Churches are significant cultural spaces for many reasons. They are built to both spiritual and practical aims: to focus reverence of the spirit and to reverberate the human voice. Unfortunately. most of us will never experience any given church. If you are a member of a church, you seldom visit others. If you’re not a member, you seldom enter a church at all.
Thus, tonight’s concert at First United Methodist was thrilling and unique. A sacred space of high arches and soaring acoustics, the church was full of wonder for an audience that may otherwise never step inside. How remarkable and poignant that the church was filled with similarly awe-inspiring music?
The opener, Chicago’s Scotland Yard Gospel Choir, summoned some of the manic energy of the Pogues, with a raucous sound that seemed to over-drive the mellow tone of the church.
Denver’s DeVotchKa filled the sanctuary with virtuosic, mystical gypsy-rock. Every band member is a multi-instrumentalist; they mix chamber instruments like violin, accordion, trumpet, and upright bass with rock guitars and drums. DeVotchKa indulges the esoteric via melodica, theremin, bouzouki and even a light-bedecked sousaphone. They played eastern European folk, Mariachi tunes, keening ballads and stomping dances.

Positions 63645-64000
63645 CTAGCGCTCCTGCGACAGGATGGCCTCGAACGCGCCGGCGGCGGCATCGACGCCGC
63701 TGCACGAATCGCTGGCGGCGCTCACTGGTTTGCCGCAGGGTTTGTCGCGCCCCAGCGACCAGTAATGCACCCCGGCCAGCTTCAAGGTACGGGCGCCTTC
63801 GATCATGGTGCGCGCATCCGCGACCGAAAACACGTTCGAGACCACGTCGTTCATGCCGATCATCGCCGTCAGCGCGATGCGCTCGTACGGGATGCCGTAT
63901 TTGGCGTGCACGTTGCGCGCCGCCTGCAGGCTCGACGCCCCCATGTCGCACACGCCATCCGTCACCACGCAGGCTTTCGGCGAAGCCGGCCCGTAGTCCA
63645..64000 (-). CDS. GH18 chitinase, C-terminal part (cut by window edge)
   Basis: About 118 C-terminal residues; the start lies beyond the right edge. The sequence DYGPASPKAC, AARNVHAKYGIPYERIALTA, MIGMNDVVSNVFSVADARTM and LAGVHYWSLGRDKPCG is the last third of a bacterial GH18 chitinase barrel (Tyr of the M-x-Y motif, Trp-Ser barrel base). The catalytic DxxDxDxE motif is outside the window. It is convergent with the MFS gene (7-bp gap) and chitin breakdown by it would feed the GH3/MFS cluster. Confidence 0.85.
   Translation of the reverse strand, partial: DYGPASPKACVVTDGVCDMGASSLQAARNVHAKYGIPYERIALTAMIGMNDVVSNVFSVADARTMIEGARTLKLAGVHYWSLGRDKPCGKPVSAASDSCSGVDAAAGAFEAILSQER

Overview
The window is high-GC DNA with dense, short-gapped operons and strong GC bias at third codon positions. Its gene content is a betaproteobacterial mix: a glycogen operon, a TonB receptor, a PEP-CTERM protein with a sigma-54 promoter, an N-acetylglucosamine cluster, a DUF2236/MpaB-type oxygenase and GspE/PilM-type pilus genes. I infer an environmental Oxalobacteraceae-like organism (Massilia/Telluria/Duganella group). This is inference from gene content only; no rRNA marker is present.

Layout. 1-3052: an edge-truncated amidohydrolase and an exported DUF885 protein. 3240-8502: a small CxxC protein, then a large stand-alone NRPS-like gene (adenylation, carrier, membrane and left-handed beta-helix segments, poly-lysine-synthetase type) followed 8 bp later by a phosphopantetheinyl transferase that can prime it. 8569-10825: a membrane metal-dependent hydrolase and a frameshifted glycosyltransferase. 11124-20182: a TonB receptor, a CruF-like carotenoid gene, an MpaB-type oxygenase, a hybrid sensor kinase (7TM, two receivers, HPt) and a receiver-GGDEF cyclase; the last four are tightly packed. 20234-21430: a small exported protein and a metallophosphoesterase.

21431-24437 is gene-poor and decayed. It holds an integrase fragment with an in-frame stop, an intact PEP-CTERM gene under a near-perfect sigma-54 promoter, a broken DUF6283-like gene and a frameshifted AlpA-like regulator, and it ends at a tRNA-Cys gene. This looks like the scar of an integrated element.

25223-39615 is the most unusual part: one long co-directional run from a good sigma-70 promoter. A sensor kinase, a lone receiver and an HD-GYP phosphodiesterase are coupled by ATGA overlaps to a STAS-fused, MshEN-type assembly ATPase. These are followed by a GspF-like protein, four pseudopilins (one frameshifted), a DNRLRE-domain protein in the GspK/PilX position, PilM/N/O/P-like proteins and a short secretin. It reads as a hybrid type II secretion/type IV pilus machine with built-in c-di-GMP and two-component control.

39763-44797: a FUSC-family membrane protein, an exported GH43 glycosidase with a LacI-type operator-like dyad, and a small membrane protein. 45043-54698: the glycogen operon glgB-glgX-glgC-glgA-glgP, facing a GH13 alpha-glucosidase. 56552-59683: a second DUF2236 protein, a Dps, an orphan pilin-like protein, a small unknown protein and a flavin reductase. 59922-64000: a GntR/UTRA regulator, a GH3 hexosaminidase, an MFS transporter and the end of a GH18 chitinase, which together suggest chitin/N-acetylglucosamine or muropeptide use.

In addition to the glorious sound, DeVotchKa employed a beautiful visual performance. Set against a backdrop of colorful light projected on the massive organ pipes and vaulted ceiling, the 5 piece group reeled madly through a beautiful set that kept the audience’s hips swinging.
The show was a masterful example of the synergy of visual art, architecture and music. It mixed new-world video screens with old world instruments and it demonstrated how the Mission Creek festival makes rare, precious experiences happen every spring in Iowa City.
For more–and much better–photos of the event, go here for Adrianne Behning’s post.